Environmental conditions and phytoplankton assemblages in two shallow reservoirs of Ivory Coast (West Africa)
Arfi, Robert; Bouvy, Marc; Cecchi, Philippe; Corbin, Daniel; Pagano, Marc
Archiv für Hydrobiologie Volume 156 Number 4 (2003), p. 511 - 534
published: Apr 11, 2003
ArtNo. ESP141015674006, Price: 29.00 €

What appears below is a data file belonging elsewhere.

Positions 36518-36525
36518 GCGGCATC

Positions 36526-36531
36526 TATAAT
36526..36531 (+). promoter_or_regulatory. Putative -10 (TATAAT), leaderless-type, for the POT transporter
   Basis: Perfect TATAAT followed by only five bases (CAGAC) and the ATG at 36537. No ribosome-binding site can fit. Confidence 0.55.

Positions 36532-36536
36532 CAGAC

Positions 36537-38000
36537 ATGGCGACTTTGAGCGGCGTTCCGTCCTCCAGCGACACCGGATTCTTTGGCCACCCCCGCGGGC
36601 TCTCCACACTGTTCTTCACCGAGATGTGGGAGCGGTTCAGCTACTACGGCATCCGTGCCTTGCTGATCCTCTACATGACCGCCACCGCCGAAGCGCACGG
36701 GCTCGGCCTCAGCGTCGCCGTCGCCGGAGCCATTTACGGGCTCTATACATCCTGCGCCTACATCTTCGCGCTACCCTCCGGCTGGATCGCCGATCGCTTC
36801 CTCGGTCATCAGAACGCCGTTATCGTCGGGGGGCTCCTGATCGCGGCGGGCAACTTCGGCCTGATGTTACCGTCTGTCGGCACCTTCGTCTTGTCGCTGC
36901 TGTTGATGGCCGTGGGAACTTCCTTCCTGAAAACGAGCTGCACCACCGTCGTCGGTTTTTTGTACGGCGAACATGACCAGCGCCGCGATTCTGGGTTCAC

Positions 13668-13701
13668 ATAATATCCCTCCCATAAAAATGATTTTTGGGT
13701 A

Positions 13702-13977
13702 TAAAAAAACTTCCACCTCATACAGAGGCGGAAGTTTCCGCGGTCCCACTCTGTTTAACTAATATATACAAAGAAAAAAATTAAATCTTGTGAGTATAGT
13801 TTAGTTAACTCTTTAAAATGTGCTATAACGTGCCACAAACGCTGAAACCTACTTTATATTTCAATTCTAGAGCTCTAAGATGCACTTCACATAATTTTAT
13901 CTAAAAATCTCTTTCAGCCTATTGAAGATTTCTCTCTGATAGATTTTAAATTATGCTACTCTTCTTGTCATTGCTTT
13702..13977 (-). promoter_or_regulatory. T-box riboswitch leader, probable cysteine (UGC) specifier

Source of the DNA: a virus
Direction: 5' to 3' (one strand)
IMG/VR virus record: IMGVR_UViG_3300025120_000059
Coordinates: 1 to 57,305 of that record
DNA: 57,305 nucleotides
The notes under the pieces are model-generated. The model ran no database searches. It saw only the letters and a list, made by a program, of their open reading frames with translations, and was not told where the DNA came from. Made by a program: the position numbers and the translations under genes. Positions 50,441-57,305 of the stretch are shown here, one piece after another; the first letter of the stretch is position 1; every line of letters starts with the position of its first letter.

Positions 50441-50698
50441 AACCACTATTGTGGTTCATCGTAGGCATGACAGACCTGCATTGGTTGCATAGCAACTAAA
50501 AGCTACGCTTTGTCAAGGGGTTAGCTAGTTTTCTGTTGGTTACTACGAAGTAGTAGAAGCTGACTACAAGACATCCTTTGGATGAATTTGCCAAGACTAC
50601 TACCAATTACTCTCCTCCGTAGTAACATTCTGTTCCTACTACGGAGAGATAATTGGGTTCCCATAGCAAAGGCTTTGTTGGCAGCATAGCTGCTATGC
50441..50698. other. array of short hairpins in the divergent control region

Phytoplankton biomass, productivity and assemblages were studied during the main hydrological seasons in two shallow reservoirs in Ivory Coast (West Africa). In this area, the hydrological pattern begins with the flood from July to October, that is the main change in environmental condition. The flood is followed by a dry period from November to March; then the rainy season resumes from April with numerous and intense storms. Chlorophyll-a concentrations ranged from 5.0 to 27.4μgl-1 in mesotrophic Brobo reservoir and from 15.1 to 123.0 μgl-1 in eutrophic Nambengué reservoir. Despite their different trophic states, phytoplankton production varied between 0.2 and 1.8 g C m-2 d-1 in both reservoirs. Both Chlorophyceae and Cyanobacteria largely dominated the phytoplankton communities. Opportunist species (mainly Chlorophyceae), with medium sized cells (10-15 μm equivalent spherical diameter, ESD), were observed during the flood. Slow growing/slow sinking species, with relatively large cells (> 15 μm ESD, mainly Cyanobacteria and Chlorophyceae), were present during the dry season. Small species (<10μm esd), dominated by chlorophyceae and cyanobacteria were abundant during the rainy season. at this late stage of the hydrological year, n2 fixing Cyanobacteria like Anabaena and Anabaenopsis were also present. Eight functional associations (H1, J, K, LM, N, P,S1, X1) from the thirty-one proposed by Reynolds et al. (2002) were outlined in the two systems surveyed; these functional groups were representative of warm, shallow, turbid, nutrient-enriched and frequently mixed habitats. A large part of the biomass was composed of cells hardly matching the needs of superior consumers, in size as well as in shape. These conditions could explain the inefficient transfer of biomass within the pelagic food web, resulting in trophic dead end and contributing to the eutrophication of the sites.